In the event of a falling out with a supervisor (Master's thesis or PhD) is there generally anything one can do about it if one wants to apply to a (different) PhD program, for which one would need a recommendation letter? I am mostly interested in the European academia.

I am certain this must have happened a lot in the history of academia and I am wondering what happens in such situations. Is it the end of one's academic career? Are the other options to leaving or (if possible) changing research groups within the university? I know that one can't force a person to write a positive letter, but is there anything that outsiders can do to effect such a situation or is all the power with the supervisor?

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    AFAIK In Europe it is somewhat less common to require recommendations for application to the Ph.D. program, so the whole thing could be a non-issue (although of course at the end of the day it all depends on the specific requirements of a particular Ph.D. program and/or graduate school you are interested in). Commented Apr 9, 2015 at 1:49
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    European mathematics PhDs do usually require 2-3 recommendation letters. Commented Apr 9, 2015 at 6:46
  • IMHO in continental Europe the odds of finding a decent Ph.D. program requiring no rec. letters are far from zero (especially if your future advisor will be interested in taking you as a Ph. D. student), as the number of required rec. letters varies considerably depending on a particular country and on a particular university. There is a fair number of decent universities in Europe which have money for Ph.D. students but do not advertise the Ph.D. positions openly, and the application process is somewhat less formalized -- but again getting in touch with your potential advisor is crucial here. Commented Apr 10, 2015 at 1:48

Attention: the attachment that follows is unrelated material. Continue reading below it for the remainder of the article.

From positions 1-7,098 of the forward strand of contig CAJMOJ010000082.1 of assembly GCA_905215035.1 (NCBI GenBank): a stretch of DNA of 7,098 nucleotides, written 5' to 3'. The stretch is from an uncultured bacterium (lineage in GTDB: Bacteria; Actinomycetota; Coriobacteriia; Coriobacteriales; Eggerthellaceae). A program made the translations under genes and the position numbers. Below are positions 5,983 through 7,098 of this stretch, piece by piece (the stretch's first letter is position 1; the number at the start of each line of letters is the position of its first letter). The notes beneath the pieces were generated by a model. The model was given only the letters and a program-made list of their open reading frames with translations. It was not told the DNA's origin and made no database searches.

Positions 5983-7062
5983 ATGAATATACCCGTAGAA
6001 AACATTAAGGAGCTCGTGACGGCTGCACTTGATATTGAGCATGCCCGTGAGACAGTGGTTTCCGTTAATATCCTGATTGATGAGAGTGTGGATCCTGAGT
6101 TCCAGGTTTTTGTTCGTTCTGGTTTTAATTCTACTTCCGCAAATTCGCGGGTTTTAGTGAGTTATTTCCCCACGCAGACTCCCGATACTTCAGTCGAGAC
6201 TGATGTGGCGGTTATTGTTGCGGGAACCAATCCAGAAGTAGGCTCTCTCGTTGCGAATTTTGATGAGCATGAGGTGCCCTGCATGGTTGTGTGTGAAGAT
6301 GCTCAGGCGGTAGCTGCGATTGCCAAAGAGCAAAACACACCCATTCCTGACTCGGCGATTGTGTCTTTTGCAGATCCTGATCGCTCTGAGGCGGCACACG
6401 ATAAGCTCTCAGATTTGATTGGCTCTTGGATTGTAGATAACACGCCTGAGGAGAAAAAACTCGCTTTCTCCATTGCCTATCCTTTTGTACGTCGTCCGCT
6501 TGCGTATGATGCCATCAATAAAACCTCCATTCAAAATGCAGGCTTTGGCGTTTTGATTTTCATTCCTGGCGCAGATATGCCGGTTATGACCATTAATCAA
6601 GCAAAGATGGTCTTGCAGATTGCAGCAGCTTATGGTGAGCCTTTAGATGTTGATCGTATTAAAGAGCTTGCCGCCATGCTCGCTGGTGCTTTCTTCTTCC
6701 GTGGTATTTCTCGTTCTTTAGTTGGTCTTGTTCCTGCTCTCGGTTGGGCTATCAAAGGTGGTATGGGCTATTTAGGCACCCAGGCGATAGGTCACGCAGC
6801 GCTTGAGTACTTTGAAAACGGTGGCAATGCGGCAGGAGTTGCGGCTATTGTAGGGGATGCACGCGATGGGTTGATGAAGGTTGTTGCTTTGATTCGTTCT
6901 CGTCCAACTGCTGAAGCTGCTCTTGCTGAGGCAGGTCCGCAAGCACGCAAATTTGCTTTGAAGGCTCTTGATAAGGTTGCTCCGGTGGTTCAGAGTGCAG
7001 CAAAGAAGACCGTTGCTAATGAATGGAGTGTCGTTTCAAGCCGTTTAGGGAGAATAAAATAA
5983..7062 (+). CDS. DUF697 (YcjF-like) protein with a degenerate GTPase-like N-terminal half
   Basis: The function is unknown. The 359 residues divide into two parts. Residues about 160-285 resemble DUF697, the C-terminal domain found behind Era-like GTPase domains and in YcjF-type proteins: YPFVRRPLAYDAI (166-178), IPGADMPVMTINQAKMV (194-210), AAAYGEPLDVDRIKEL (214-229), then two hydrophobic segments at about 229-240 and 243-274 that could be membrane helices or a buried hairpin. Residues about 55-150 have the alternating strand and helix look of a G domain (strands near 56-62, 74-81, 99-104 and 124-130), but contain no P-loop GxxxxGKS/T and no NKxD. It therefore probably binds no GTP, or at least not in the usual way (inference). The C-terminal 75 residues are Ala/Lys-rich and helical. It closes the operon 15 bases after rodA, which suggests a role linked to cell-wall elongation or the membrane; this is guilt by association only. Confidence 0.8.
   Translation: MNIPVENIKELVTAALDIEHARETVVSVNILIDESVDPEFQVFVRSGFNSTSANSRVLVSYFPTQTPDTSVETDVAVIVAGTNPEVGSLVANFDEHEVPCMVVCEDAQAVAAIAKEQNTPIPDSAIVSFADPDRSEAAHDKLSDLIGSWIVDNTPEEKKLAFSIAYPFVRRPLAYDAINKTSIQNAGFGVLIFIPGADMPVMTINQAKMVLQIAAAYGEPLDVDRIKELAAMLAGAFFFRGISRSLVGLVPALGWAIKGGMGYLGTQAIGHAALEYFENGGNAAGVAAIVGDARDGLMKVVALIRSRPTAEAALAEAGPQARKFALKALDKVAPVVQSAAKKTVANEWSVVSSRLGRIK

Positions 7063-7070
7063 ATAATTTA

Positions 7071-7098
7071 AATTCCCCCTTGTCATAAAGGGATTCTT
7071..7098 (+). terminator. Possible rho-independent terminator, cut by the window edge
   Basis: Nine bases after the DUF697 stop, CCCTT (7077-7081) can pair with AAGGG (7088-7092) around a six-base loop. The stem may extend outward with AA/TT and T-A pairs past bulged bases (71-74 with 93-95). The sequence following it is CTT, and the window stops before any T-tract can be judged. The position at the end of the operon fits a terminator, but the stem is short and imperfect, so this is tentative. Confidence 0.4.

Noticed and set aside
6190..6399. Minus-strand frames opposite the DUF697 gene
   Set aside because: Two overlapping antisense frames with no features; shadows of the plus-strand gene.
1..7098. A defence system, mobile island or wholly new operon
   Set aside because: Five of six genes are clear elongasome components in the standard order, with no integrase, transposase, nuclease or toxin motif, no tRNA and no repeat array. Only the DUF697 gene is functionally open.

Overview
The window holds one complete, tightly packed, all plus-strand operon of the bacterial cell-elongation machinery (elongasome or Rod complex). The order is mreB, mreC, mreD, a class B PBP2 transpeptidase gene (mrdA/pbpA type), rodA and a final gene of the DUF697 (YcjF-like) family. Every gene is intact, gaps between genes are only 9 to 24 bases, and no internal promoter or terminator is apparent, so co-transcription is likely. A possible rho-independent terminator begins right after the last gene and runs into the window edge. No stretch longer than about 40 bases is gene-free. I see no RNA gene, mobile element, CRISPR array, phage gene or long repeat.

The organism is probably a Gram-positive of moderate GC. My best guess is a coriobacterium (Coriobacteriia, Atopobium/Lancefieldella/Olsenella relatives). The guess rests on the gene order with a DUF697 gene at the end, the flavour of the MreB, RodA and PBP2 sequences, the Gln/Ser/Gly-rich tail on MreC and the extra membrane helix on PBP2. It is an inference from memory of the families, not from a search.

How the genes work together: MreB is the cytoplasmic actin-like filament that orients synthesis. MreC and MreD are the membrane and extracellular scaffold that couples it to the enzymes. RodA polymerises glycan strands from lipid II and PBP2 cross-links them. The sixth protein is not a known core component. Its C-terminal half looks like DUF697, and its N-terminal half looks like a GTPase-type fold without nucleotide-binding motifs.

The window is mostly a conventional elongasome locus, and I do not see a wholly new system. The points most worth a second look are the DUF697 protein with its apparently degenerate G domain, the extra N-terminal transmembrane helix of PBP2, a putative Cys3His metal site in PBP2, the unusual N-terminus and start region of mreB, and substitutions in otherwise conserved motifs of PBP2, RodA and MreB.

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    Why don't you explain the extent of this falling out? Maybe there is some way to make peace and eat humble pie for a greater good?
    – Arv
    Commented Apr 13, 2015 at 15:46
  • Possible duplicate: academia.stackexchange.com/questions/32626
    – Faustus
    Commented Apr 18, 2015 at 2:01

2 Answers 2


To begin with, most supervisors are reasonable, decent people. So, the option of communication, depending on the nature of the falling out, is quite reasonable. It is perfectly possible to finish a PhD with a substantially acrimonious relationship. It might be best to study communication skills a bit first.

If that isn't practical, typically, the former supervisor has a lot of power.* However, very few things are absolutes. The purpose of a supervisor's letter is to gain insight from someone who has previously worked with you. In the USA, in my experience, a certain amount of creativity is acceptable as long as you can fulfill that purpose.

For example, my PhD supervisor switched continents and became quite busy with startups without leaving a forwarding address... So, I provided a letter of recommendation from another supervisor along with a note describing the circumstances for some fellowship applications. No problems. Albeit, I worked in research in industry for several years.